Any company which depends on anything called something like "the community" is in trouble. Members of "the community" never want to pay much, want to share everything for free, and are generally interested in small-scale hobbies or personal projects. That is awesome for a $1M/year company, but at some point SOME company in any industry has to move beyond "the community" to "the public" or "the industry". MakerBot tried to thread that needle and failed, in part because 3D printers aren't useful enough yet to

  • I for one.. (Score:5, Informative)

    by Anonymous Coward on Saturday October 28, 2017 @02:35PM (#55450465)

    I bought into the Makerbot way back in the beginning. Good reviews, open source, highly adaptable, all the things I thought would be good things for the long haul.

    Then they went closed-source, redesigned the product to make it 3 times the price and less than half the quality.

    In the case of the material, that went to 6 times the price, but I haven't a clue about the quality since I wasn't willing to pay it. The replacement parts were damn expensive (They charged me $95 for a 3 foot 4-lead 24 gauge wire) and suffered fatal redesign flaws that made them very prone to failure.

    I learned a lot about what to look for when I replaced the printer with a completely different one. But MakerBot burned through all the trust I might have had for them, and I definitely recommended to all my friends to stay away from them!

  • If you want a really good printer, there's the Prusa i3 mk3, tons of amazing features for under $1K. I've also heard good things about LulzBot's printers.

  • I'm happy that I was able to get their last open sourced printer, and I'm still pissed that my printer was the last open sourced one they sold.
  • Eat shit MakerBot.

  • by mark_reh ( 2015546 ) on Saturday October 28, 2017 @06:49PM (#55451077) Journal

    I wanted one about 6 years ago. Well, actually, 20 years ago, but it was a financial impossibility until 5 or 6 years ago. I was reading about them in engineering journals for many years and never saw one up close until I joined the Milwaukee Makerspace. One of the members had a Makerbot CupCake.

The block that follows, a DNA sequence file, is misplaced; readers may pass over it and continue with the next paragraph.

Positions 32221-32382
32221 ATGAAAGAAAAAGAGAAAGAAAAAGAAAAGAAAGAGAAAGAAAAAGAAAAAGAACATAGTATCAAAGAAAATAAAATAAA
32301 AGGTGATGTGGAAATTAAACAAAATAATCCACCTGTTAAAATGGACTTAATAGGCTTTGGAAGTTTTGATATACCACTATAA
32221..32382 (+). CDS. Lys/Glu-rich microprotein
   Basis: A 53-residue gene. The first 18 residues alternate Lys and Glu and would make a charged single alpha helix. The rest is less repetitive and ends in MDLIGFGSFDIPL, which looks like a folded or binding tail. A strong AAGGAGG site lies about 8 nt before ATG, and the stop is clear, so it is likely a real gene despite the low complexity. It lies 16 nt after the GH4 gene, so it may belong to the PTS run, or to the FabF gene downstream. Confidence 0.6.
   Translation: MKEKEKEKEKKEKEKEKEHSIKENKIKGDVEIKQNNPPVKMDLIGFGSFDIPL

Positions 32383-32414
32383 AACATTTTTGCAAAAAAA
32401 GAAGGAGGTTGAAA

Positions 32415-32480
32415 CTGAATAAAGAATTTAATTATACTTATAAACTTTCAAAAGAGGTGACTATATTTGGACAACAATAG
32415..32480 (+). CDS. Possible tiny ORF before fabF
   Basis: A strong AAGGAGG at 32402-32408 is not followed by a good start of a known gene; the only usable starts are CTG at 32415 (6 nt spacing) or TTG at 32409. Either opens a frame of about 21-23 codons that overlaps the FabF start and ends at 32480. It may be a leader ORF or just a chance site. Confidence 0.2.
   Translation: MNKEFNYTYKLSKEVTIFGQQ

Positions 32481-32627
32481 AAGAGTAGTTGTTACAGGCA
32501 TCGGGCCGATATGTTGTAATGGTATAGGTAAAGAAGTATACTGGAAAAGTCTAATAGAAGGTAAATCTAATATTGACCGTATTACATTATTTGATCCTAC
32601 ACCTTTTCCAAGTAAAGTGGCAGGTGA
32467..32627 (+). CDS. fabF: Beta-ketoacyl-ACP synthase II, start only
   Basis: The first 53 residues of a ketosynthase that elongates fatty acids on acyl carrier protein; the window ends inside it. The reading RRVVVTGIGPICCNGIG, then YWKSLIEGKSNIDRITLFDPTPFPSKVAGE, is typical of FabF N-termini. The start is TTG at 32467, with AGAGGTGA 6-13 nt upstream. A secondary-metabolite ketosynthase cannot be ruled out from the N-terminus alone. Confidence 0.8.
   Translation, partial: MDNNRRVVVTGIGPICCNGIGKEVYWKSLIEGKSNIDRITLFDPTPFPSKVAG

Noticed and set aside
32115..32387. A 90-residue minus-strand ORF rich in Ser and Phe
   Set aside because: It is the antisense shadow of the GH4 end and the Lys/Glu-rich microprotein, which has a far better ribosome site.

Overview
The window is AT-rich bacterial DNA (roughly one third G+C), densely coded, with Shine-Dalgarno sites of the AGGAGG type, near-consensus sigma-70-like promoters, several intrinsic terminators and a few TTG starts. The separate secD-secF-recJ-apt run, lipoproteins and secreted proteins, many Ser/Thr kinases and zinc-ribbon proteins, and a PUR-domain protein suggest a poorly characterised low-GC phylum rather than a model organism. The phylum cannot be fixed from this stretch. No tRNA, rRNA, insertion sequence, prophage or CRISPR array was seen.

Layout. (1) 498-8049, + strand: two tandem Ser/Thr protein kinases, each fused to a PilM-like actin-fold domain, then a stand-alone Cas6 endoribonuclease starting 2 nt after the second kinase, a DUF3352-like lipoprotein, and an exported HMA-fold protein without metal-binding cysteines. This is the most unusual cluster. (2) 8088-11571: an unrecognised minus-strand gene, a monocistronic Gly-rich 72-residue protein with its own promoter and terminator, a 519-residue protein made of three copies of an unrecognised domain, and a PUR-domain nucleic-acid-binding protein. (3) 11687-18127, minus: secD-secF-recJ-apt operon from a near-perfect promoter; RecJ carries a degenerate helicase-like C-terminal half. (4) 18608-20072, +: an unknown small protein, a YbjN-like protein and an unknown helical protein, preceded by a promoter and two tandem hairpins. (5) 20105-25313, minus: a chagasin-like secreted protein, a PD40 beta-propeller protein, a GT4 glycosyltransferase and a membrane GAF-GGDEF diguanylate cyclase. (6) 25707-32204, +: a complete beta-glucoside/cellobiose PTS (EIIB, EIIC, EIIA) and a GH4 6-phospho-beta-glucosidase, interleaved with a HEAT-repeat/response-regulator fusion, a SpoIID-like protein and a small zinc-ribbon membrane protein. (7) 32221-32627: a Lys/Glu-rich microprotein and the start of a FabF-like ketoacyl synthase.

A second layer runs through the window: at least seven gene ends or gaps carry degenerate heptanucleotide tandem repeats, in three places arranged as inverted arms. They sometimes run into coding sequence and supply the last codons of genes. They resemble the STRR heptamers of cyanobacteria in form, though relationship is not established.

I wanted a machine that was capable of printing a full sized human skull extracted from CT scan data. I looked at that miserable little CupCake, pushed on it and poked at it a little, and instantly knew I could make something much better. So I did. It took about a year and a half to get it printing, but it produced extremely high quality prints over its 305 x 317 mm bed. I used what I learned from that one and built my second printer over about a 6 month period- fully enclosed, warm enough to print ABS reliably, etc. I measure, test, and redesign until I get the machine to do what I want. I build printers like the proverbial brick s**t house using surplus industrial components and absolutely minimal 3D printed parts. I set the bed level once and don't have to touch it again.

    6 years and three designs/builds later I have a CoreXY machine that can print 300 x 300 x 695 mm. I still haven't printed that skull, but I print a lot of other things. Here's one example: [] I have about 50 designs posted to Youmagine and Thingiverse, and countless others that I have never posted.

    They aren't for everyone, and some people never get past printing tugboats and Yoda heads, but some of us do interesting and even useful stuff.

    • by LesFerg ( 452838 )

      Good on ya. Still using my first purchased i3-clone with 200x200x200 builds.

      I really enjoy taking an idea or rough sketch into CAD and producing a solid lump of plastic from it. Some things have been useful bits around the house, some time and prototyping for my first experiments in Arduino based robotics, plus a lot of decorations, un-needed keyring decorations and failed prints.

      I don't know why people above complained about the wasted expenses on filament, it's pretty damned cheap these days if you orde

Those who can't write, write manuals.